A Simple Guide to Daiwa Rods & Reels

Daiwa Rods & Reels

Being an essential food source before any written records about human history were made, fishing dates back nearly 500,000 years ago. While fishing started to develop more and more once Homo sapiens appeared, it didn’t become popular until the 19th century. The invention of steamboats made catching fish with a large net easier.

While the fundamental way of fishing is still around and pretty much the most lively of sports, it has changed so much. When it comes to the gear and equipment used to catch fish there have been a lot of advancements which have made it easier to catch a big one. No matter if it’s freshwater or saltwater fishing, having the right equipment is critical and what better place to start than with the essentials – rods and reels.

When browsing fishing tackle stores, you will probably stumble upon the range of Daiwa rods and reels. However, this brand isn’t as known in Australia as some other brands are, so you might hesitate whether it’s worth your investment. Here’s what you need to know about the Daiwa range.

Is Daiwa a Good Fishing Brand?

Source: kingfisher.co.za

The Japanese brand is often undermined by the Aussie fishing brands with more expensive and widespread marketing schemes, but that doesn’t mean that Daiwa doesn’t make quality fishing gear and equipment. But just like many popular brands, Daiwa rods and reels are of high quality and thus can last you a long time. Not to be overly enthusiastic, but with Daiwa reels and fishing rods, I have personally been able to cast and catch pretty reliably even when I was first starting out.

What to Consider When Buying Daiwa Rods

Source: matchfishingmagazine.com


The first and most important feature to look out of when searching for Daiwa rods is their length. Rods range anywhere from 1.2 to 4.2 meters. Getting a rod that is on the longer side will not only make things difficult but it will also make you cast your line a lot farther. While shorter rods are great for having good control over the line they are not as accommodating when it comes to throwing the line. The length of the rod will also depend on the situation. For example, if you’re casting from a kayak you’ll need a short rod but if your position is a more fixed one you’ll need a lengthier rod.


When it comes to rod material you will mainly have three options, graphite, composite, and fibreglass. Graphite rods have been used since the ’70s. They are light and extremely popular. Graphite rods allow you to have different degrees of stiffness which are marked as IM6 IM& and IM8

Fibreglass rods are a bit heavier than graphite ones but they are still a light option. These type of rods have been around for a long time too and are the most reliable and can take quite the beating. Also, fibreglass rods are quite affordable since they are easy to manufacture.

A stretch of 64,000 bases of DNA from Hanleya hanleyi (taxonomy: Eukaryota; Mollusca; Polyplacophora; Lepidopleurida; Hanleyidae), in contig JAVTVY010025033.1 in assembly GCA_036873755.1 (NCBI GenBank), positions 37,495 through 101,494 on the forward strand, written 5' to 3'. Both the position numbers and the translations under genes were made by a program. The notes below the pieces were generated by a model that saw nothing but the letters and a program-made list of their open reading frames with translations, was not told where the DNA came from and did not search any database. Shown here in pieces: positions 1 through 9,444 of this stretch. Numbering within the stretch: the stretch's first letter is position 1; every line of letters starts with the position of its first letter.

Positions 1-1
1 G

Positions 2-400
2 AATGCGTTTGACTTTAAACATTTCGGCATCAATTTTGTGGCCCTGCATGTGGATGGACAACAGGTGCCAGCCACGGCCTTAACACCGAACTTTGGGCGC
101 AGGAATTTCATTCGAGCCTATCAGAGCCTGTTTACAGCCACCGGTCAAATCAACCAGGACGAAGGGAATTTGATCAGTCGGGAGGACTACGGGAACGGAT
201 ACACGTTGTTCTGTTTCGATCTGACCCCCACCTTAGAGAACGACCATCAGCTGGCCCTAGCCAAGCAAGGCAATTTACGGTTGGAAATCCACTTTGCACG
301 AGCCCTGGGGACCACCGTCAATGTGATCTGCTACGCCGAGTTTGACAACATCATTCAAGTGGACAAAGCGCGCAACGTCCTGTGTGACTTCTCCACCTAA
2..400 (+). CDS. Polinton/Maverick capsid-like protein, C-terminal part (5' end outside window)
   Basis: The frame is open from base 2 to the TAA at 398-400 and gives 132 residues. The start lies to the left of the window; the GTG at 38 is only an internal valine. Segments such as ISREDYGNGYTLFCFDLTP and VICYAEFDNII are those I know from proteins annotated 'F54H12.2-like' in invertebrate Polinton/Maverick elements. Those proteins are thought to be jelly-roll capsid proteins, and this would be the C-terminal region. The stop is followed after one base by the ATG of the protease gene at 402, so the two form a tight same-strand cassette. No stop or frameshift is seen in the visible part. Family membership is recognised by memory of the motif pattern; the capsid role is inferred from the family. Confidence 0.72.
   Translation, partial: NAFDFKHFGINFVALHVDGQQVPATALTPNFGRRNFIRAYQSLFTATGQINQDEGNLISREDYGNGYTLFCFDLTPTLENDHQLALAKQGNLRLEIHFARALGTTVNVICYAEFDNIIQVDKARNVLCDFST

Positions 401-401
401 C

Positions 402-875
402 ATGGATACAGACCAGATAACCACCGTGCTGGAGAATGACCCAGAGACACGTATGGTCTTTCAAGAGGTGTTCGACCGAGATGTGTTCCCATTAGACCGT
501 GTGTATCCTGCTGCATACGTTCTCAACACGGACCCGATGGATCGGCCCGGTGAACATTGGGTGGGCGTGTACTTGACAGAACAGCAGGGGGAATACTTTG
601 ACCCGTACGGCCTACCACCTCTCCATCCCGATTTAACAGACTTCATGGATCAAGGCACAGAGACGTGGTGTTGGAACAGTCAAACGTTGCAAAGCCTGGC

Composite rods are meant for performance only. What I mean by this is that they are made form both graphite and fibreglass. This gives composite rods the longevity and sturdiness of fibreglass rods and the lighweightness of graphite ones. You really can’t go wrong by getting a composite rod unless you want to save some money.


The performance of Daiwa fishing rods and rods, in general, is determined but their action. Action dictates where and how much a rod will bend. This is what controls the speed of the rod going from loaded (bent) to its original position. Fast action rods are exactly that. They come back to their original position quickly and usually bend right below the tip.

Medium action rods bend in the top half of the pole which means they are good for hook-setting capabilities. They allow you to cast a decent distance away. Slow action rods can bend all the way to the (butt) beginning of the rod. These type of rods make handling the smallest fish a challenge. If you like the fun of it then go with slow action rods.

What to Consider When Buying Daiwa Reels

Source: globosurfer.com

Line Capacity

This reel feature is related to the place where you’ll be fishing. For example, if you’re going to fish at the local lake, you’ll need a reel with a small line capacity. In case you’re visiting a place you’re not familiar with, you definitely need a bigger line capacity.


Drag systems are what applies friction to the spool of the reel. Drag systems help you when you cast the line and especially while attempting to bait some fish. There are three types of drag systems, pawl, disc, and calliper. Pawl or also known as spring systems work with the help of a spring pushing the pawl which makes them the best for light fishing.

Disc systems have a large-diameter pad that sits against the spool’s braking surface. These type of systems are made to fish larger and stronger fish than species such as panfish. Calliper systems are something of an in-between solution as they use a pad that pushes the braking surface of the spool. Calliper systems also use a spring and a pawl alongside a disc.